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Thursday, March 6, 2014

Mystery History -- Solved!


I stumped everybody this week. 

In the 1912 photo above, Pasadena education and civic leaders lay the cornerstone of Pasadena High School at Hill and Colorado as hundreds look on.

The stone was engraved with "Polytechnic High School A.D. 1912."

In 1874, one week after the first school board was elected, the Pasadena Polytechnic High School was founded with 16 students in the home of William T. Clapp at 625 N. Orange Grove.

Three years later the students and teachers moved out of the Clapp home and into a new building at the southwest corner of Marengo and Walnut. The school was renamed for Benjamin "Don Benito" Wilson who donated five acres of land for the building.

By 1899 there were more than 100 students, 33 of them seniors who graduated from the school.

And by 1912, due to overcrowding, the school moved again -- this time to 18 acres at Hill and Colorado. The campus displaced a citrus orchard and the old Grant School originally built there.




The campus featured classically beautiful structures, including the vast Horace Mann Administrative Building...




...and the Jane Addams Domestic Sciences Building:




This photo is from the 1920-21 Pasadena City Schools Annual Report:



I wrote a Mystery History post in 2011 about the demolition of the Horace Mann building in 1934.


By 1923 an additional 19 acres were purchased, expanding the campus to 37 acres. The property was now bounded on the north by Colorado Boulevard, the east by Sierra Bonita Avenue, the south by Blanche Street (later renamed Del Mar) and the west by Hill Avenue.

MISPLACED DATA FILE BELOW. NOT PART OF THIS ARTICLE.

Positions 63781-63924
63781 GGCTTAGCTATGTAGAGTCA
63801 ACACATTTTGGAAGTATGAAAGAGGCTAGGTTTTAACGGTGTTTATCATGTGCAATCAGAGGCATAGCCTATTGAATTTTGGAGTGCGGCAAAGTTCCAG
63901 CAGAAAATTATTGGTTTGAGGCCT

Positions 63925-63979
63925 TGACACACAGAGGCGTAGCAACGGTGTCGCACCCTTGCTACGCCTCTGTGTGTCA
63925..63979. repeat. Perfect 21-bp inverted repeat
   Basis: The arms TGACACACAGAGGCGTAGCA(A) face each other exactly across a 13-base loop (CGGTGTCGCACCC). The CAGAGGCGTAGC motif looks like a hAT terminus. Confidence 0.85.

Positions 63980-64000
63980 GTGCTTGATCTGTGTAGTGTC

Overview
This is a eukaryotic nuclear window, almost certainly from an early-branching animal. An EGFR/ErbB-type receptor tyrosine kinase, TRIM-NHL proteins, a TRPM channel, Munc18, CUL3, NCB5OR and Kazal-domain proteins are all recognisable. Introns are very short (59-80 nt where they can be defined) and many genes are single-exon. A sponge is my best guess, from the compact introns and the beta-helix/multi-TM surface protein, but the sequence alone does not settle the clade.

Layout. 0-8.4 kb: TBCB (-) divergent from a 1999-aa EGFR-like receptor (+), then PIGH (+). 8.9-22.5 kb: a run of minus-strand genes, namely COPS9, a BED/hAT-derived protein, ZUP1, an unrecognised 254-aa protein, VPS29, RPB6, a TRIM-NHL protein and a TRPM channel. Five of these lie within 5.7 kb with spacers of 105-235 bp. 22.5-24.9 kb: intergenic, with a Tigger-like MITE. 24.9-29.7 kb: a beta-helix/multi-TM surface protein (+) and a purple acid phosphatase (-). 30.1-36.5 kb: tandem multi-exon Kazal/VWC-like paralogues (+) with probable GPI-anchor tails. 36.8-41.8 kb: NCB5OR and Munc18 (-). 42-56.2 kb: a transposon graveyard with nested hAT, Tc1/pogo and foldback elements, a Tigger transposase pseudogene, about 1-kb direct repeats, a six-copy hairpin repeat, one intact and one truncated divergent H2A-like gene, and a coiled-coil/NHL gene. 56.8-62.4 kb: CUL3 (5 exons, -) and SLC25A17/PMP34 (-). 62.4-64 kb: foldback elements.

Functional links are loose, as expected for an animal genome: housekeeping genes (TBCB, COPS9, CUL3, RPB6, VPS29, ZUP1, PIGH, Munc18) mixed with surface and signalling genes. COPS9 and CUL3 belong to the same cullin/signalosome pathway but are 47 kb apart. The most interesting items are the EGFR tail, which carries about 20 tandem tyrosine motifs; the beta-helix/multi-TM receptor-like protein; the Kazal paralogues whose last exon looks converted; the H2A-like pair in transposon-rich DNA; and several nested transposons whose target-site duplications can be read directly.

In 1928 Pasadena High School merged with Pasadena Junior College (there's a long story there that I won't get into here).

Finally, in 1960, Pasadena High School opened at its present location at 2925 E. Sierra Madre Blvd. 


See even more history of Pasadena High School in this wonderful Pasadena City College 75th anniversary book.

4 comments:

  1. William Clapp owned the land our house is built on. He was one of the original Indiana Colony pioneers. The original schoolhouse is now a family home on La Loma! His daughter ran the school. How incredible that this lovely house was the forerunner of PCC.

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    1. There's never a dull moment in Pasadena history!

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  2. I like all the connections; time connected to time.

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  3. Wow! Davis' response was so close, in a way! And now there's another Polytechnic High School, next to Cal Tech. I saw their baseball team playing at South Pasadena High the other afternoon!

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